Compare sample pieces from these two notebooks. The preceding image, a page from the Mueller Notebook, begins with a Polka Mazurka, a dance tune of Central European provenance. The following piece, Doctor Hanson, from the Fisher Notebook, is a reel that has an Irish or Scottish character to it.
Still, I think connections exist between these manuscript collections because of the rich historical meaning each conveys. They are written representations of non-commercialized traditions of dancing and music-making from parallel communities of common folk. Both notebooks, as well as the Dahlhoff Sammlung, are stunning windows into the artistic and social life of communities and peoples that have too often been overlooked by historians and cultural commentators. All these manuscripts, and the social historical contexts in which they were compiled and preserved, are worthy of further study and reflection.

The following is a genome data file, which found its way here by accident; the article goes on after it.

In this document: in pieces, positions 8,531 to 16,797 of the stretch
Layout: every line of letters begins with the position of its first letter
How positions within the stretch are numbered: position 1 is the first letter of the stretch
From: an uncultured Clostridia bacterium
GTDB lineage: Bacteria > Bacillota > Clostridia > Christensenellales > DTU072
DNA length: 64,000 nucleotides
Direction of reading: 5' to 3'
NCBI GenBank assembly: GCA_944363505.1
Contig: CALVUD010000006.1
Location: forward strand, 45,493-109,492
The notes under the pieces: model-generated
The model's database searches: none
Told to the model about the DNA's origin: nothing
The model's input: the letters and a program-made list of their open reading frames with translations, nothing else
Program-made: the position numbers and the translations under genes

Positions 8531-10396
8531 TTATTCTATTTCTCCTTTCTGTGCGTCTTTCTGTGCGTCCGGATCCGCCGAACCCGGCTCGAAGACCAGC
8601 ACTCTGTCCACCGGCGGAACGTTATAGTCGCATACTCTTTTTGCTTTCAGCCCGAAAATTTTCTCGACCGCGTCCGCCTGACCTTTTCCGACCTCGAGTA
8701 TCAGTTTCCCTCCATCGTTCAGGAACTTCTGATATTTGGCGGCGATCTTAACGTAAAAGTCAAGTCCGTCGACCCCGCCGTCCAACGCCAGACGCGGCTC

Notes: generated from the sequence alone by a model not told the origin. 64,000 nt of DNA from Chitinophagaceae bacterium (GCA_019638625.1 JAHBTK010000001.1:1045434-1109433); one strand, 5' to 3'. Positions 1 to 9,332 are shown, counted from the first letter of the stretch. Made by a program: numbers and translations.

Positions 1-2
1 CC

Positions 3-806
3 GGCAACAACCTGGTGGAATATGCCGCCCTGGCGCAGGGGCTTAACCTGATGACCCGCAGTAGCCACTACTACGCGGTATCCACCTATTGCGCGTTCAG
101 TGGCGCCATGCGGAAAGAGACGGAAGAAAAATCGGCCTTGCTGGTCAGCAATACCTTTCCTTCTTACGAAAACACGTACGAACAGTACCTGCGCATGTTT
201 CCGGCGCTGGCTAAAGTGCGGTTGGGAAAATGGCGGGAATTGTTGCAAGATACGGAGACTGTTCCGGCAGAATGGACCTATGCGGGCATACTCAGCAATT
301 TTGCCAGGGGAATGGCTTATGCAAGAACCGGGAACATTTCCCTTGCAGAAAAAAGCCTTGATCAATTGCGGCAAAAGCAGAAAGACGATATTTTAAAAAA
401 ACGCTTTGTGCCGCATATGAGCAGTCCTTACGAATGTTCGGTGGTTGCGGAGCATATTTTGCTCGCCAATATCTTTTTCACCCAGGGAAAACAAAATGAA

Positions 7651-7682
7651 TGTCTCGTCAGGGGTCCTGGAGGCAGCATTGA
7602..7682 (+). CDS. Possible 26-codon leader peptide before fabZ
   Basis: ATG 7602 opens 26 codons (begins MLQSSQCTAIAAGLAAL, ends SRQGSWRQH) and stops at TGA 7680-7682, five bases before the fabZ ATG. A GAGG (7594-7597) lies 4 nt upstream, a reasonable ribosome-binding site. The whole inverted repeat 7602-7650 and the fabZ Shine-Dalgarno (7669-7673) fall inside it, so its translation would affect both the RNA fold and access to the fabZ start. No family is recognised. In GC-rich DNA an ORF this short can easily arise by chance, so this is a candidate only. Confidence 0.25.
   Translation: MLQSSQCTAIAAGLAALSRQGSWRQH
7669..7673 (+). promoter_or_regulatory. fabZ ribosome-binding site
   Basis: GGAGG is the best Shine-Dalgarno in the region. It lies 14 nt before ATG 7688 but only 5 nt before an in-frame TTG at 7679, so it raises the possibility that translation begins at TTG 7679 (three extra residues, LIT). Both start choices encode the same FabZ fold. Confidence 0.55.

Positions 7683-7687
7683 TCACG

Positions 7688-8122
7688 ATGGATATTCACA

And there is more.
The same week that I met Stefan Bussemas and the Dahlhoff Sammlung, I was asked to teach a tune for our monthly ScandiJam at the Swedish-American Museum on Chicago’s north side. I chose a tune that was played for me by Patrik Weckman on my first visit to Finland in 2009. This recording (2nd audio clip below) was made at a private jam session in the back room of the Old Anchor Inn in Helsinki. Patrik identified it only as a polonaise, and described it as an archaic type of tune. After I mastered playing the tune, I messaged Patrik and asked where he had learned it. I suggested that it resembled Pollonessa #12 in Adolf Fredrick Stare’s Notebook compiled on Finland’s west coast in 1806. A mutual friend of ours, Arto Järvelä had given me a published facsimile of Stare’s notebook.